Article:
The move appears to put Meta at odds with the government again, which wants to strengthen protections online, in particular for children - but companies like Meta warn changes to the law to improve online safety could undermine the privacy of messages.
WhatsApp users will soon be able to lock and hide conversations, thanks to a new feature.
Chat Lock will remove a chat thread from the app's regular onscreen inbox and place it into a new folder that can only be opened by a password or biometric, such as facial recognition or a fingerprint.
Calling it "one more layer of security", Meta - WhatsApp's parent company - added Chat Lock will protect "your most intimate conversations" and hide notifications from them.
It's the latest in a list of growing features on the globally-used, encrypted messaging service which puts it at odds with the UK government's online safety bill.
As part of its privacy package, Meta allows WhatsApp users to encrypt their backups, block the ability to screenshot and make their messages disappear automatically.Mark Zuckerberg
, Meta's chief executive officer, confirmed the new feature in a Facebook
He said: "New locked chats in WhatsApp make your conversations more private. They're hidden in a password protected folder and notifications won't show sender or message content."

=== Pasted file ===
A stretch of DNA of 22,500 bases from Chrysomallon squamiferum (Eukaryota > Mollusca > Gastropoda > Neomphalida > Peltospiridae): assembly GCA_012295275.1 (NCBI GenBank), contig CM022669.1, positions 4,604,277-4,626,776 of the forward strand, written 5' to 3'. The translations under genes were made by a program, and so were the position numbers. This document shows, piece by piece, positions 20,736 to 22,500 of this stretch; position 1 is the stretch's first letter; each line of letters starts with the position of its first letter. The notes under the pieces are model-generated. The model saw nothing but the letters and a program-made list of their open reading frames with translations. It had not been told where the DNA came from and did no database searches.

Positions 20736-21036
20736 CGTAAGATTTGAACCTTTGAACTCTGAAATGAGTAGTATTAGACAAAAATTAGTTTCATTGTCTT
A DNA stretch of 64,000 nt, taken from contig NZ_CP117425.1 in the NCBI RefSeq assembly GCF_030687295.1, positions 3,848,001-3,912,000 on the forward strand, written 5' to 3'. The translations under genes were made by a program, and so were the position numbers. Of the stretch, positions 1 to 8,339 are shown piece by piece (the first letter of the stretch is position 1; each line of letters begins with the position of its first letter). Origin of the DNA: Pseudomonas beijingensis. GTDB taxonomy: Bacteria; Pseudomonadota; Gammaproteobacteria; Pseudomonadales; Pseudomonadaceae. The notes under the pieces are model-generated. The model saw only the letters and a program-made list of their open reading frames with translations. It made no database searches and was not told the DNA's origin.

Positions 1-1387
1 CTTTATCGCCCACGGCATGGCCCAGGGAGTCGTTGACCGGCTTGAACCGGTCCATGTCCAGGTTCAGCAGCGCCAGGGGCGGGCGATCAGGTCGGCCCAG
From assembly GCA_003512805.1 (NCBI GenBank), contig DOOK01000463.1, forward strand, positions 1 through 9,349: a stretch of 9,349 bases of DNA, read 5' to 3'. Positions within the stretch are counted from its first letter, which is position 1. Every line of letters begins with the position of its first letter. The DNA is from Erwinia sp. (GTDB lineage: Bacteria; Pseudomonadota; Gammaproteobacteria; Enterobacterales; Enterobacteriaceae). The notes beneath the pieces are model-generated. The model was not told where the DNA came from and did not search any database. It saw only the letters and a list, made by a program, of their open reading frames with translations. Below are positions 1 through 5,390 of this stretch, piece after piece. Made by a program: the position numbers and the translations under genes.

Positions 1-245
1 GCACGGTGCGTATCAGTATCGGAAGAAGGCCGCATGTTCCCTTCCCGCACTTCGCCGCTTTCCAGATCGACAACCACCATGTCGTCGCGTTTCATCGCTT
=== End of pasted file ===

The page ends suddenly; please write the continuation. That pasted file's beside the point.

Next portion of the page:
Meta has criticised the Online Safety Bill, along with other companies.
It says the law change would undermine end-to-end encryption - a level of security for messages which means nobody other than the users involved in the conversation is able to see its content.
The company has previously warned it would sooner see British users stopped from using its services than risk compromising their privacy.
But a government spokesperson insisted the bill "will not require companies to break end-to-end encryption or routinely monitor private communications".
"Some have characterised this as a binary choice between privacy and safety: this is wrong," the spokesperson added.
They continued: "We support strong encryption, but this cannot come at the cost of public safety.
"Tech companies have a moral duty to ensure they are not blinding themselves and law enforcement to criminality on their platforms.
"As a result of our pro-innovation approach, we are confident technology can support the implementation of end-to-end encryption in such a way that can protect children from abuse online, while respecting user privacy."
Some charities, including the NSPCC, also say they support the aims of the bill and surveys suggest it has the backing of large numbers of British adults.
However, UK-based messaging platform Element, used by the likes of the Ministry of Defence, US Marine Corps, and Ukraine's armed forces, claimed the bill was "outright dangerous" and would weaken national security.
Element's chief executive Matthew Hodgson said: "Bad actors don't play by the rules. Rogue nation states, terrorists, and criminals will target that access with every resource they have."
Mr Hodgson added: "It's a shock to see the UK, a country that symbolises democracy and freedom, introducing routine mass surveillance and fundamentally undermining encryption.
"Bad actors will simply continue to use existing unregulated apps - and good actors using compliant apps will have their privacy undermined."
The wide-ranging legislation aims to regulate internet content to keep people safe, and would give media regulator Ofcom the power to demand that platforms identify and remove child abuse content.
Refusing to comply could see companies face huge fines.